Obey posted rules, which vary per state. Tire chains may be required for certain routes. In extreme conditions, some routes may be completely closed due to snow and ice. Check the forecast and listen for any road closures along your route.

Obey All Road Signs

Safety authorities post warning information for a reason. A curve posted at 35 miles per hour is posted because testing has determined that it is the maximum safe speed for any vehicle.

Stay in Your Vehicle If Stranded or Stuck

If you get stuck in a bad storm or blizzard, slide off the road, and can’t see a close place to seek assistance, stay put! It’s easy to get confused in a bad storm, and you may get lost.

Bundle up. You should also keep moving to stay warm. Avoid carbon monoxide poisoning, keep the exhaust pipe clear of snow and open a downwind window slightly for ventilation. Run your engine for only 10 to 15 minutes each hour.

Get Off the Road If Necessary

Don’t push your luck and assume that plows have treated the roadways. Use your best judgment. Listen to weather reports and warnings and react appropriately.

Learn and use the Smith System® safety education program that uses the “Five Keys to Space-Cushion Driving.” Many carriers make this a required training for their drivers.

The five keys are:

  • Aim High in Steering: Make sure you’re looking far enough ahead of your vehicle so you have time to react to any hazardous situation.
  • Get the Big Picture: Look all around your vehicle.
  • Keep Your Eyes Moving: Continuously scan the entire area.
  • Leave Yourself an Out: Always have an escape plan for you and your vehicle.
  • Make Sure They See You: Make other drivers aware of your presence.

Always be alert and use good judgment on the weather. A good driver will avoid traveling when the weather is too bad. This could be snow, ice, or high winds. They also need to be professional when notifying their driver managers and have a good reason why they are shutting down.

Know the Hazards Related to the Current Temperature

This may sound strange, but colder doesn’t always mean worse in terms of slippery road conditions. It goes without saying that you should always exercise great caution at any temperature, but it’s worth noting that the roads may be particularly slippery between 22 and 35 degrees Fahrenheit.

According to Road & Track, when the weather is in this temperature range, your tires may actually get less grip than they do at even colder temperatures. The article also points out, though, that the road temperature may not always be the same as the air temperature, depending on traffic patterns and other factors.

Remember Yesterday’s Temperature

If the temperature drops overnight, especially if it rained the day before, the roads could be slick with ice. It’s not enough to know what the weather is doing on a particular day. You should also pay attention to the previous day’s conditions, especially if you’re coming back from home time and hitting the road fresh.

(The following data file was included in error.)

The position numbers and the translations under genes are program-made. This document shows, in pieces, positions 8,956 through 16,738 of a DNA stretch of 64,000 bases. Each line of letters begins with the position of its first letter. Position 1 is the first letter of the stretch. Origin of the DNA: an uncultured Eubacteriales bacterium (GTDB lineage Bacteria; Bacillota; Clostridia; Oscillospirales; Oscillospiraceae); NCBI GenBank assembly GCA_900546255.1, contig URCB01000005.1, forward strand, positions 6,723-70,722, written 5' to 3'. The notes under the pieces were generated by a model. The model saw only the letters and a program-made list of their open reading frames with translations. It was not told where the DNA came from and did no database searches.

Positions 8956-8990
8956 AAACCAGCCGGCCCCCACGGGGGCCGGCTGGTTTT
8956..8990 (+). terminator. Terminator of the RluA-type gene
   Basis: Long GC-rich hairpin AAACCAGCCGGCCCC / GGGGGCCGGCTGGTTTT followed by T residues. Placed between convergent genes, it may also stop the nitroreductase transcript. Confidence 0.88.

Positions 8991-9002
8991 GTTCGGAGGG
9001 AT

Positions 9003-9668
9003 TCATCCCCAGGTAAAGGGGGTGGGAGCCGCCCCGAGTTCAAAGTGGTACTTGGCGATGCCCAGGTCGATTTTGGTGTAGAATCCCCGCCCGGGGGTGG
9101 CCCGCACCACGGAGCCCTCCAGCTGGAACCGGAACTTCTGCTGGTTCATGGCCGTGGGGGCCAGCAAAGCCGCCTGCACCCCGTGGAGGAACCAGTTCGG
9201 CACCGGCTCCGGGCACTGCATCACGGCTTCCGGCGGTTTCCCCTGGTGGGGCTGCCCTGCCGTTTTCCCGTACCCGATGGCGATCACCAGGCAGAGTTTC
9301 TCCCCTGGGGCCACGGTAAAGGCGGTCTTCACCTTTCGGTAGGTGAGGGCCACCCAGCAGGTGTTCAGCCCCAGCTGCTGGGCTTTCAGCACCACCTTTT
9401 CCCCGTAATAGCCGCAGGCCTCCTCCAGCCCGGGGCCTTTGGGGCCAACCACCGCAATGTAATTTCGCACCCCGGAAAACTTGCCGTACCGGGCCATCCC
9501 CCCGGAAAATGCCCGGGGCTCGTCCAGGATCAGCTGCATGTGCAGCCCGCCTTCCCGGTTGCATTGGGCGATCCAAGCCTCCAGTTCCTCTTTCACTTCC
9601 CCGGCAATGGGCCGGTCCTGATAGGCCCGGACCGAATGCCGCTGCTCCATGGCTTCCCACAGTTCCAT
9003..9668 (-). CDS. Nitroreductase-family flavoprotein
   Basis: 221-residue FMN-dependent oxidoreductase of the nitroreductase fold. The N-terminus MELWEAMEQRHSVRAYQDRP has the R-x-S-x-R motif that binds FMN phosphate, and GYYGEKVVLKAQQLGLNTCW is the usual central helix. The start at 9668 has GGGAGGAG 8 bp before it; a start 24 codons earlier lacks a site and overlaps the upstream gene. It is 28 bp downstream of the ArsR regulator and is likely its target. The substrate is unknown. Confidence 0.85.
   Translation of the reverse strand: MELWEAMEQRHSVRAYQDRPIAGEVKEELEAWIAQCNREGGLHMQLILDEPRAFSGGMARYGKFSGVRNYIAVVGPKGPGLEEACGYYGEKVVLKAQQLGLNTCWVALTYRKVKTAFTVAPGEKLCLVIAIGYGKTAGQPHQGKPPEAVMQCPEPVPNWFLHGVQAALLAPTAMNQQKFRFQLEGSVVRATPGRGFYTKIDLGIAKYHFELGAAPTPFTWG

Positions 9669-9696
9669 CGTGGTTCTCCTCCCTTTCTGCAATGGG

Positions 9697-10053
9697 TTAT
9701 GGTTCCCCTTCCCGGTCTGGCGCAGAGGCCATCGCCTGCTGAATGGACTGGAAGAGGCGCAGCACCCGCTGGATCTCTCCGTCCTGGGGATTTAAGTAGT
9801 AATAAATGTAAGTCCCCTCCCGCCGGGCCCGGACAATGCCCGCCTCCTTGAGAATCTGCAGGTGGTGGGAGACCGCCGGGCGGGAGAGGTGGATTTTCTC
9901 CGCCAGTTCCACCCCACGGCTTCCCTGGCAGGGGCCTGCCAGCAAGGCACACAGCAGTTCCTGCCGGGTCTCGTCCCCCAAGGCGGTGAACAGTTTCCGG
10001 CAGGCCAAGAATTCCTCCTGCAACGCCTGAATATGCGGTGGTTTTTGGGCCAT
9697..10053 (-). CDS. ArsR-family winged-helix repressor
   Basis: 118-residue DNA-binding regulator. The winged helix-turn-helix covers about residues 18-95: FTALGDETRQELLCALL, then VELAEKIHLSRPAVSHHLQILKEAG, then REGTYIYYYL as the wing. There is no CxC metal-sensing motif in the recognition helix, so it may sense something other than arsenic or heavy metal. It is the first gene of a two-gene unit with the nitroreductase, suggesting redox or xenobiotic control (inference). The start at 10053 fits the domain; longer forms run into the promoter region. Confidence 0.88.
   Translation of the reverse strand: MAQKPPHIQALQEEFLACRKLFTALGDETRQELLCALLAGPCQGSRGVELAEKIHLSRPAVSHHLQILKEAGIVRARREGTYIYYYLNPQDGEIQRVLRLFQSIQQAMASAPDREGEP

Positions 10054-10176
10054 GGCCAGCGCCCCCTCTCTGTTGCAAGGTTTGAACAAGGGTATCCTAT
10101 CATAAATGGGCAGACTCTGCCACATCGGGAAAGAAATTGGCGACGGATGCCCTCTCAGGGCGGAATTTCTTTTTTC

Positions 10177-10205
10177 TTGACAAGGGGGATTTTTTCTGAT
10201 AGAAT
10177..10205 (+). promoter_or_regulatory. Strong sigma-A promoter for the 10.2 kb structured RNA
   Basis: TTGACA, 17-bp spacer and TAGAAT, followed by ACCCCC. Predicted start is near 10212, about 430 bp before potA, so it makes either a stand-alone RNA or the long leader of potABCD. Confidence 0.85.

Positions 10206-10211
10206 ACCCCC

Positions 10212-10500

Find out if it rained along your route and if so, compare the previous day’s temperatures to upcoming temperatures. Knowing what to expect can help you adjust accordingly and stay safe.

Consider Your Speed

You shouldn’t drive faster than the speed limit, but keep in mind that if weather and road conditions worsen, you should adjust your speed accordingly. Don’t look at those speed limits as the number to hit. You should never feel compelled to drive faster than road conditions allow.

Some roads have minimum speed limits posted, but it’s important to use your discretion and go slower in bad weather as safety requires.

Monitor Your Fuel

According to Argonne National Laboratory, cold temperatures can cause diesel to gel which can prevent a truck from running. This was a serious problem for tractor-trailer drivers in the past, but modern trucks are equipped with glow plugs to prevent gelled diesel from clogging up the engine.

Be sure you wait until the glow plugs sufficiently warm up the engine before starting it. In extreme conditions, this may take a long time, so be cautious to avoid draining your battery.

Above all else, be sure to use your best judgment in bad conditions. You’re the one out there on the road, so if it doesn’t seem safe to be driving then you might be better off waiting it out at a safe haven.

Stay Safe Out There

At Roadmaster Drivers School, we’re committed to keeping you safe on and off the road. Whether you’re facing a blizzard on a mountain pass or cruising along a comfortable interstate, we’ll help you stay safe and stay on the road. Learn more about our commitment to safety and quality training today.